“The maids, the cooks, they were the ones that really and truly kept the bus running…And after the maids and the cooks stopped riding the bus, well, the bus didn’t have any need to run”
-Georgia Gilmore, on the Montgomery Bus Boycott
The best part of black history for me is learning about ordinary women who did extraordinary things. Georgia Gilmore was one such woman.
At the time of the boycott she was the mother of six, and worked as a maid, a cook, and a nurse. When the boycott started she founded what was known as The Club from Nowhere, a group of domestic workers who made and sold sandwiches, cakes, and pies to raise money for the movement. They donated more money to the Montgomery Improvement Association week after week than anyone else. And only Ms. Gilmore knew the masterminds behind the collective’s success.
The name of the collective was meant to shield members from scrutiny from employers. But it couldn’t save Ms. Gilmore. She was eventually fired for her involvement in the movement.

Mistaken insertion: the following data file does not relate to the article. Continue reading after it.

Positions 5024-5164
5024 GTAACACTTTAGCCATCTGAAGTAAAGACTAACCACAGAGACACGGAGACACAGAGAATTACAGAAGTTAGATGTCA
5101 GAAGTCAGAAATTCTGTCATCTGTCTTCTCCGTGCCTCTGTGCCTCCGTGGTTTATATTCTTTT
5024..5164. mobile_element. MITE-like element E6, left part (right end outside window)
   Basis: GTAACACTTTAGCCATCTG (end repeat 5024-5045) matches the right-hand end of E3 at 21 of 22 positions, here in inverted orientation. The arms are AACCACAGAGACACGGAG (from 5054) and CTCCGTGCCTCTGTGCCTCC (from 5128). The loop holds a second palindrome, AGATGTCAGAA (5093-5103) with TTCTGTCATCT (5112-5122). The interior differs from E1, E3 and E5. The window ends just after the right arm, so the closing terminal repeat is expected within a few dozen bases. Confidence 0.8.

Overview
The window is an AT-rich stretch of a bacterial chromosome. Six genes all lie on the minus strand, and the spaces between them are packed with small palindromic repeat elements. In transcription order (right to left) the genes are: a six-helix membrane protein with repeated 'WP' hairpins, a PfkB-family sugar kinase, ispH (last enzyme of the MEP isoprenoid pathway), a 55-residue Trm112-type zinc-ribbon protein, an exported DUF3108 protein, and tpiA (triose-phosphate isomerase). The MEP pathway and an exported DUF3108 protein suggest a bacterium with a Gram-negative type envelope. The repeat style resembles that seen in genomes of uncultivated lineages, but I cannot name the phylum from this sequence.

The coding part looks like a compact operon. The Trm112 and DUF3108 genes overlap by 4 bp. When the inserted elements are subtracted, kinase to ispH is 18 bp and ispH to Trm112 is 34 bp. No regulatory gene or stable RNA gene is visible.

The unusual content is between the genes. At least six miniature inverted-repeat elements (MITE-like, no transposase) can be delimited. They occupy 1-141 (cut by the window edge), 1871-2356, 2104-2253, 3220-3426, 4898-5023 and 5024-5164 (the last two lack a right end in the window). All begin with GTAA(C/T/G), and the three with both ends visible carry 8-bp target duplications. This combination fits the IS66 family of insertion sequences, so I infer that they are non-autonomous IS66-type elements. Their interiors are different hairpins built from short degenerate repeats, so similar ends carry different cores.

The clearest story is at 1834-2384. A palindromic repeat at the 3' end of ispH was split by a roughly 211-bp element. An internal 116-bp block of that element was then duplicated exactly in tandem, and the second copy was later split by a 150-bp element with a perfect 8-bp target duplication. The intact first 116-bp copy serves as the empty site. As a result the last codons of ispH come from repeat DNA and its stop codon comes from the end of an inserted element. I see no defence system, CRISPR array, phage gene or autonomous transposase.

So she turned her kitchen into a restaurant and meeting place. Because…black women.
I spend a lot of time thinking about mundane spaces like kitchen tables and their pivotal role in movement building. Places like barber shops, and front porches, public transportation, and beauty salons. These were the only places where domestic workers could congregate. Otherwise they worked in isolation.
My own politics were developed from these kinds of spaces. In my grandmother’s living room, as she crocheted. Over meals at bars with those who have lived much longer than me. At the breakfast bar in my parent’s house, which allowed me to be close but not in the way. Here I learned about my own black identity from women with far less formal education than I have, but more wisdom than I could ever imagine.
A local pastor in Montgomery remembered Ms. Gilmore as a woman who had no formal education but she had something he called mother wit. Mother wit can design a movement that will change history. They would never teach black children that in school. If they did the world would look different.
People in Montgomery still remember Ms. Gilmore. Most of all, they remember her cooking. I suppose that’s the thing that made her exceptional among black women. Her steadfastness, her strength, her refusal to take oppression sitting down, that was par for the course. It’s the one thing every woman in my family has in common. Perhaps that’s how it ended up on history’s cutting room floor.